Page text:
By Misbah Ahmed and C.J. Griffin
This issue of Alluvium focuses on World Literature and the alter|native. The featured articles are written in the context of Kamau Brathwaite’s attempt to initiate an alter|native narrative of colonial history, one which moves beyond the predominant understanding of the Caribbean as a site of imperialist subjugation and mimicry. In engaging with the alter|native, writers in this issue consider World Literature as a new site for conceptualising and articulating contemporary politics, culture, and crises. Through experimenting with and creating new literary forms, an alter|native World Literature can challenge false and hegemonic narratives of the past and present while also shedding light on speculative futures.
In the spirit of Brathwaite, who sought to go ‘wider than Shakespeare’ (2), World Literature can address postcolonial concerns and go beyond the geo-political confines of single countries and regions. Just as Brathwaite advocates going beyond Shakespeare, World Literature also attempts to go beyond Anglocentric literature, knowledge, and canons, acknowledging disparities within the global circulation of culture and focussing on the marginalised (Mufti, 2016). The articles in this issue are all engaged in this alter|native endeavour.
Building from the work of Jonathan Skinner, Joan Retallak, Joshua Schuster, and others, Dr Martin Schauss’ article charts a vision of ecopoetics that does not consider leafy, ‘green’ environmental art to be necessary for registering the world’s ecological unconscious. Rather, Schauss understands ecopoetics as the tracing of subtle adjustments and attunements between ecological actors and what changes these can create in cultural forms and modes of expression. To illustrate this vision, Schauss turns to Caroline Bergvall’s trilogy (2011-2019) of multi-modal, cross-platform literatures, which focus on the Mediterranean Refugee Crisis. Drawing parallels with the work of Kamau Brathwaite, Edouard Glissant, and M. NourbeSe Philip, Schauss examines how Bergvall’s representation of the refugee crisis through collage, audio-video, written word, live performance, images, and music, uniquely attends to the materiality and polyvocality of language. In doing so, Bergvall’s texts represent an ethically-conscious and forceful world-making, one that attends to a changing cultural ecology and which remains alive to the possibility of realising an ecological commons.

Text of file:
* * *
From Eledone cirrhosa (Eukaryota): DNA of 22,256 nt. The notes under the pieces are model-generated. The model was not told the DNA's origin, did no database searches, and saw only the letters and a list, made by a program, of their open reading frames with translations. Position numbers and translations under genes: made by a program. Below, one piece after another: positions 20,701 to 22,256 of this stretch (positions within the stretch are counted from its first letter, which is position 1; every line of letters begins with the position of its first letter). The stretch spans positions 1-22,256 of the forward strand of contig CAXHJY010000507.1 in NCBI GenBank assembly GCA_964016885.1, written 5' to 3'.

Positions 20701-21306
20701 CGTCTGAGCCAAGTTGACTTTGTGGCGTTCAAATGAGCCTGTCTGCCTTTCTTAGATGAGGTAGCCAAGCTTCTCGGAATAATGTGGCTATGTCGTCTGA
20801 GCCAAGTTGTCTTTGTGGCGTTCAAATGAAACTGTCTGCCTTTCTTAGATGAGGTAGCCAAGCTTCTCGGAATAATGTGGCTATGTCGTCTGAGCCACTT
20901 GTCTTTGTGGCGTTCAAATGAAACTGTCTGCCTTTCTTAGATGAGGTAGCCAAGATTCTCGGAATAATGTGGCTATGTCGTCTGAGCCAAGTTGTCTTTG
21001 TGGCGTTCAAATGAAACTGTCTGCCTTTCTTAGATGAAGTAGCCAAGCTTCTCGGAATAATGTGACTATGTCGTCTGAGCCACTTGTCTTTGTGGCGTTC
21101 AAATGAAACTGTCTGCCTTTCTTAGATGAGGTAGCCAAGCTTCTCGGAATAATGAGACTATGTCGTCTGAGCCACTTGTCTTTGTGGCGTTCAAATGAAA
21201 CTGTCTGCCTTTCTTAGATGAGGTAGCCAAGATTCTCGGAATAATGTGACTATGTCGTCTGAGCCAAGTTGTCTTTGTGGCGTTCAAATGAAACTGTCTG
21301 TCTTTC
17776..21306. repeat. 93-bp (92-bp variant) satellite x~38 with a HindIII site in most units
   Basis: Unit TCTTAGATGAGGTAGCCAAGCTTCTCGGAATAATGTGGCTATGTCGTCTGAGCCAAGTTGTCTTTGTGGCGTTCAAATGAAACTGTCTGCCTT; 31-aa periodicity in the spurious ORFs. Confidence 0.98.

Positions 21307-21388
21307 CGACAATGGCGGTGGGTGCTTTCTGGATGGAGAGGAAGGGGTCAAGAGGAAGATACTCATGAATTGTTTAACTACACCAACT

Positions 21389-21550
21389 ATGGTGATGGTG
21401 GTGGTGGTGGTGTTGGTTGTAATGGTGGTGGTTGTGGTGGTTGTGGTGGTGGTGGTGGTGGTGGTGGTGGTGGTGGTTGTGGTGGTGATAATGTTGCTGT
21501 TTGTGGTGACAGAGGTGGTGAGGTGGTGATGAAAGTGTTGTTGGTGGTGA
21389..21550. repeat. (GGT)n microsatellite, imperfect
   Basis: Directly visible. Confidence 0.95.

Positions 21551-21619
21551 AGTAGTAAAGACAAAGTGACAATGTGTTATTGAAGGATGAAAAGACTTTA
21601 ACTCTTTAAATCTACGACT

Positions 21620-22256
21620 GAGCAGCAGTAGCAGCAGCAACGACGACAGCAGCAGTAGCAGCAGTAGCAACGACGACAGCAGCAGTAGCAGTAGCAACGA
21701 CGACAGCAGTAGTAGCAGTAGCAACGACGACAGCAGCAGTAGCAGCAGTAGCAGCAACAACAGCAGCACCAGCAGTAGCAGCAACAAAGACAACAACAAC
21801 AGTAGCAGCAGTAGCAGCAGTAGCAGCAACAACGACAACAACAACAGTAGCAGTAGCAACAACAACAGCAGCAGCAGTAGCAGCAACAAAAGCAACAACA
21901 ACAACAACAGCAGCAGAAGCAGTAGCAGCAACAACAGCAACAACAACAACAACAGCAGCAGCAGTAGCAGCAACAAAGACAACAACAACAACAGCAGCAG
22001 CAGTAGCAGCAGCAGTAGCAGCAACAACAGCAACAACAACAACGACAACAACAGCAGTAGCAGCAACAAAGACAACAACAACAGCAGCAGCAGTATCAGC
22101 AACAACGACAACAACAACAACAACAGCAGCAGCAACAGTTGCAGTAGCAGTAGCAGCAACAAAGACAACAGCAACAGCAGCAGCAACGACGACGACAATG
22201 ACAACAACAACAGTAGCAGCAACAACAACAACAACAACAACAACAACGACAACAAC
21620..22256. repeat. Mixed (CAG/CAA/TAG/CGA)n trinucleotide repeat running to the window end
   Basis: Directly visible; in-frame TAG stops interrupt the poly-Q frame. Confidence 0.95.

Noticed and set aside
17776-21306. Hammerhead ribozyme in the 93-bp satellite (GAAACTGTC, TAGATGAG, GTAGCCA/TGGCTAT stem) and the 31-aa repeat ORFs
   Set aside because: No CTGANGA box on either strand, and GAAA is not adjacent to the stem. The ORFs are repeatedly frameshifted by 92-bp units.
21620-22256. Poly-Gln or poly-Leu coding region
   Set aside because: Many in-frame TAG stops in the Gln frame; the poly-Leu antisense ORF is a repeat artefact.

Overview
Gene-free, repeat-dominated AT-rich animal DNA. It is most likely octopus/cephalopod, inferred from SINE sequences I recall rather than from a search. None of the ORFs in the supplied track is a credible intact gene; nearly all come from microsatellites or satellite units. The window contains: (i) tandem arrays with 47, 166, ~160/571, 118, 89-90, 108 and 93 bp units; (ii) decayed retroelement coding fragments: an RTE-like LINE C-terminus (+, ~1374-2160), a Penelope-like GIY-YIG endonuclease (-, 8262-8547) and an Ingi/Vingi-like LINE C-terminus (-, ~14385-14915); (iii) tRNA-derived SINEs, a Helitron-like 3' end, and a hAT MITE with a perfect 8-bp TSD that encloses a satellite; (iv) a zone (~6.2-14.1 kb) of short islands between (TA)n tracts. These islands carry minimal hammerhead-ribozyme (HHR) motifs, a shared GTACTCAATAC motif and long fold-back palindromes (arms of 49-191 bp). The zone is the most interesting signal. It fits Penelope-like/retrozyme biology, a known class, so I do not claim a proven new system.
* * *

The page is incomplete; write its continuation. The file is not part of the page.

Aisyah Saiful Bahri and Nurul Fateha challenge the Anglocentrism of World Literature in turning to what they term ‘MySF’ – that is, Malaysian Speculative Fiction. Bahri and Fateha trace a literary landscape of cultural stagnancy in twenty-first century depictions of Malaysia and its colonial history, one resonant with Mark Fisher’s own lamentations about the inertia of contemporary literature, film, television, and music. Yet, in focusing on Zen Cho’s short story “Extracts from DMZine #13 (January 2115)”, Fateha and Bahri illustrate how cyberpunk speculative fiction can create an alter|native vision of Malaysia’s past and future, one counter to the hegemony of Anglocentric World Literature, typical depictions of Malaysia’s position within a system of neoliberal globalisation, and a sense of unending political stagnancy in Malaysia stemming from the legacy of British colonial rule.